Photo by Kuanish Reymbaev on Unsplash
Kids are now in the full swing of school and starting to delve into the thick of their curriculum. While many topics might appear on the syllabus, very few of them will be comprehensive; including climate change. As reported by the New York Times, “According to a 2016 study from the National Center for Science Education, 71 percent of middle- and high-school science teachers spent one or more classes on climate change. Of those teachers, the median amount of time they devoted was just 1.5 class hours per school year. The topic is covered most frequently in earth science, which only 7 percent of high schoolers take. Among teachers of all subjects, fewer than half say they’ve ever addressed the issue.”
In 2018, Colorado updated its science education standards to include anthropogenically caused climate change in both middle and high school. Prior to this, the wording was much looser, saying that "Human actions such as burning fossil fuels might impact Earth’s climate," according to the National Center for Science Education. The new standards gained overwhelming support from Colorado science teachers as it updated many other subjects as well. The full 2018 Colorado Academic Standards for Science can be read here.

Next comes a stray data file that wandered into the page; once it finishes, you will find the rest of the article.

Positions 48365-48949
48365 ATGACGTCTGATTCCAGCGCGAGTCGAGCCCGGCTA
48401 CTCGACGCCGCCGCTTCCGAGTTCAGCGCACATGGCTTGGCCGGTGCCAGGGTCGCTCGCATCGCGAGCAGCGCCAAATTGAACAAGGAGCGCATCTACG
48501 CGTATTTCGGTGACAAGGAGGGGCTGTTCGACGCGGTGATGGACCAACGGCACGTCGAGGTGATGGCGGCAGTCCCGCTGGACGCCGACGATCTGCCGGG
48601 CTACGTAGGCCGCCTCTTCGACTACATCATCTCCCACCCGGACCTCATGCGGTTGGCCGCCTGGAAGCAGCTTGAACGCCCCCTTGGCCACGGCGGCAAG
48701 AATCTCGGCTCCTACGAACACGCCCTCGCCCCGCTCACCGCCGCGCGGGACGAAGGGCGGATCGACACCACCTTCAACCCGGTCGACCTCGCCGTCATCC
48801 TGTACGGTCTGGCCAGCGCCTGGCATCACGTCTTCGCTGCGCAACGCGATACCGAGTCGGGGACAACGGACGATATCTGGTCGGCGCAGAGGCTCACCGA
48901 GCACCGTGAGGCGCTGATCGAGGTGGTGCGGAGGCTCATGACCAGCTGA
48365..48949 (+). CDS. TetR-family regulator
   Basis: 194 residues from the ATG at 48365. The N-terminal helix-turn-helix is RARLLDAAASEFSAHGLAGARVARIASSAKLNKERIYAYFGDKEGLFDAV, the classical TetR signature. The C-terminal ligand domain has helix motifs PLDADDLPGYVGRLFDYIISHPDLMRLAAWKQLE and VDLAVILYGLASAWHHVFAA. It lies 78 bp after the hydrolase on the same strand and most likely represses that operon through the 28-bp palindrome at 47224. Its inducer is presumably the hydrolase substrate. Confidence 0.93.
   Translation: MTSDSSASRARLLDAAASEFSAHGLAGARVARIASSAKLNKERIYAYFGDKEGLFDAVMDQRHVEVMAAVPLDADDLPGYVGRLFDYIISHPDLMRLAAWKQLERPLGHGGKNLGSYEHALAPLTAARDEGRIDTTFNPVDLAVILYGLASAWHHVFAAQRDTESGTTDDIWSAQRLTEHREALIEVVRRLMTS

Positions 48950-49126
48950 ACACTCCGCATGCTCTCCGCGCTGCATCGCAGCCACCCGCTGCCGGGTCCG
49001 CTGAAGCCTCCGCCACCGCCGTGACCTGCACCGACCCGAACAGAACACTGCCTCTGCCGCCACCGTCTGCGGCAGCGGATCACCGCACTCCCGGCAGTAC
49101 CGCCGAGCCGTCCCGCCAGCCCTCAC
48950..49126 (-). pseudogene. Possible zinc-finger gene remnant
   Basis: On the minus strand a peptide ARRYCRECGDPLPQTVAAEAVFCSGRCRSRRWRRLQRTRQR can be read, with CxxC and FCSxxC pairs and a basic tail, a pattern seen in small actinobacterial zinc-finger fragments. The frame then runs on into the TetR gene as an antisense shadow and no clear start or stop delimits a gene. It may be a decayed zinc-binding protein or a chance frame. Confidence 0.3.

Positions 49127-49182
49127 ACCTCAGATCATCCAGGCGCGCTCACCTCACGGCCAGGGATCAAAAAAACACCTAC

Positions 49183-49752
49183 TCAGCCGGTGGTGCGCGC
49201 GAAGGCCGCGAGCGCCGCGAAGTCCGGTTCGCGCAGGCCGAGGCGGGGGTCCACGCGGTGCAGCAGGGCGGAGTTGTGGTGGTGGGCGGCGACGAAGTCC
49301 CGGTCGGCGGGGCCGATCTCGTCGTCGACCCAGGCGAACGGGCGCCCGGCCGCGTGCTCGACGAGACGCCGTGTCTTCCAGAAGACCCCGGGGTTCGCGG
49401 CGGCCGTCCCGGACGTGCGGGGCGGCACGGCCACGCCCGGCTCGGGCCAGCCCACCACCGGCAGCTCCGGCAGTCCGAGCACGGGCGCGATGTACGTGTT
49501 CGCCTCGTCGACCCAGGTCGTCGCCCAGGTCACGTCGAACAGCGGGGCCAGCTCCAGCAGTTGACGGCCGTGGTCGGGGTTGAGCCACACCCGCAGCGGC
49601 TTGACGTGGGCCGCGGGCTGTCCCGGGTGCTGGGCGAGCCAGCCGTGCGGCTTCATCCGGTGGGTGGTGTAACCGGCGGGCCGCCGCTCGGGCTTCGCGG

Take the climate change discussion into your own hands. Ask your kids what they already know and what they are curious about and lead into an age-appropriate discussion from there. Be hopeful but not blindly optimistic. You want to empower them to find solutions to the real climate problems facing our world. According to The Conversation, "Climate change education was most effective when it focused on personally relevant and meaningful information and used active and engaging teaching methods." Scientific podcasts, videos, and scholarly articles are all great supporting media, just make sure you vet the validity of the information yourself first. And never underestimate the power of your own backyard or local parks; invigorate your kids with a love of nature from an early age by playing outside and loving the Earth they live on.